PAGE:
Kathrin Winkler, VP and CSO at EMC, offered An idea for 2013: Crowdsourcing “sustainability” this morning at GreenBiz.com. It’s worth reading.

Would that I had a dollar,

she said,

for every panel discussion in which the moderator says something like “everyone has their own definition of ‘sustainability’ and no two agree.”

And concluded by asking

What do you think — do we need a shared definition, or should we continue to tailor the talk to the audience? Which definitions work for you? Any others you’ve heard that you like?

Here’s the comment I posted in response:

Thanks for raising the questions, Kathrin. Defining sustainability has been challenging people for a very long time.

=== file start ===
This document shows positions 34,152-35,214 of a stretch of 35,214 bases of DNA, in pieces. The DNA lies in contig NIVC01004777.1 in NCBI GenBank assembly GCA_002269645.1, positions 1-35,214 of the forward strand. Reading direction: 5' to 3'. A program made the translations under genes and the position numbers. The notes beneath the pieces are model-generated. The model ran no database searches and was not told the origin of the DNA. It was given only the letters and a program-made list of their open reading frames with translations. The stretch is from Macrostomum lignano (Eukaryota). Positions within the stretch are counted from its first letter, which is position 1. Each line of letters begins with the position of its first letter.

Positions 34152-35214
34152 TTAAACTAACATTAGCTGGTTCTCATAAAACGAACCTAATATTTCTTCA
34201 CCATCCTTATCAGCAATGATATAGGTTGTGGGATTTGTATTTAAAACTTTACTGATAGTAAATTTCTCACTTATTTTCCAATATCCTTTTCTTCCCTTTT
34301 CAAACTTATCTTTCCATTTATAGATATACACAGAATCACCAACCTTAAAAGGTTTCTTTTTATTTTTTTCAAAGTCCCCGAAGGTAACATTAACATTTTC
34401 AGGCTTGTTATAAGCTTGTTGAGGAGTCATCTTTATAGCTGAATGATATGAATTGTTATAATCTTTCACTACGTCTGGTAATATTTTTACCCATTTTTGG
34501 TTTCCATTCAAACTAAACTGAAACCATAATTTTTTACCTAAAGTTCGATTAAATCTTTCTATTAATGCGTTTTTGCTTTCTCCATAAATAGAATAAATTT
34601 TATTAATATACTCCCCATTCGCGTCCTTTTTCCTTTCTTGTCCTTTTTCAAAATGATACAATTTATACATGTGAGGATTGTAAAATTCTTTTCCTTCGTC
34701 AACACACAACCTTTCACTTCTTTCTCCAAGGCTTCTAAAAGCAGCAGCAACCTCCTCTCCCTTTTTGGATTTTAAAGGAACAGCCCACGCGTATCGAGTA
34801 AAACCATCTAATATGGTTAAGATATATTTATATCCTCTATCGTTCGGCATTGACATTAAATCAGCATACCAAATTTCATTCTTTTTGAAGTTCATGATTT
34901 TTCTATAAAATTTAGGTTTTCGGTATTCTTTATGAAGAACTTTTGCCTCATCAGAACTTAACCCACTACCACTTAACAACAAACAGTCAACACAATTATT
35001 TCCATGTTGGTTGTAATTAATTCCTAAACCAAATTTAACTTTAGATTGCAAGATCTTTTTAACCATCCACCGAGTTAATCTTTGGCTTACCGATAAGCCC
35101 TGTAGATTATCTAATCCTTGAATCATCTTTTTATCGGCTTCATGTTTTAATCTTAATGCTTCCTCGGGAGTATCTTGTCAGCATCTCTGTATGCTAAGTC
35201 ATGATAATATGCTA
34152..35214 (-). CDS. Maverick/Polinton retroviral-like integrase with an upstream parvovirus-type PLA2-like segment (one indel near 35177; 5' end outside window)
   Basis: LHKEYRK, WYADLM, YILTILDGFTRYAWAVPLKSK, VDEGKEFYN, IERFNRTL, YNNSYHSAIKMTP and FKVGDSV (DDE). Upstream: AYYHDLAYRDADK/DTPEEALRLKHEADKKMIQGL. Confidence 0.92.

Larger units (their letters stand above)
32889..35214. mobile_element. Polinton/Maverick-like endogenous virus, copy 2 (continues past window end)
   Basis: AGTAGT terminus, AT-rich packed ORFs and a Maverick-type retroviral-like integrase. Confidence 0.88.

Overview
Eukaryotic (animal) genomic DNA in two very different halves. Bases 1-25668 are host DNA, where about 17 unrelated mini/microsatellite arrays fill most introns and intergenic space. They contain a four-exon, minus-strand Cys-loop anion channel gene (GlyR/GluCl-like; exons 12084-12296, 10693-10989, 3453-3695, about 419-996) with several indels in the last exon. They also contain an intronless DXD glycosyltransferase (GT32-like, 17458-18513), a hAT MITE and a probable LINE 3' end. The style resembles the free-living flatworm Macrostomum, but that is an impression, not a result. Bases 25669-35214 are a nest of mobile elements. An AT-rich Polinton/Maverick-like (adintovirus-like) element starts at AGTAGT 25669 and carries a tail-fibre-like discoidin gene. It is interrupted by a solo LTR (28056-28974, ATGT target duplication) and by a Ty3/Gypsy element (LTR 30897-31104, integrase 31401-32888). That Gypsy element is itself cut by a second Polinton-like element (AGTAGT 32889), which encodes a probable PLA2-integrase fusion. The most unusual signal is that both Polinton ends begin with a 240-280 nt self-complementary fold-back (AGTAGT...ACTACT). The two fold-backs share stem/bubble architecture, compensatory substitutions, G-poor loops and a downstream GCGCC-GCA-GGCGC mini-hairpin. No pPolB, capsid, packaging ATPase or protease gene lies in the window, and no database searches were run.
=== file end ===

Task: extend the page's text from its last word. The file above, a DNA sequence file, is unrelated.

Here’s how we addressed it in the Sustainable Business: Declaration of Leadership” poster: “…doing business in ways that preserve, protect and ultimately enhance the living systems – of this region, and the planet – that sustain our business and the larger human economy…. in a way that support our economic well being, and the economic well being of those who depend on us….”

Also long, but very directionally specific and therefore testable (in a way that most sustainability definitions are not): the Natural Step “System conditions”, which define the “basic conditions that must be met if we want to maintain the essential natural resources, structures and functions that sustain human society.”

But lately I’ve been liking the simplest and shortest definition, courtesy of the folks at Global Footprint: “one planet.”

And I guess I owe her a dollar.

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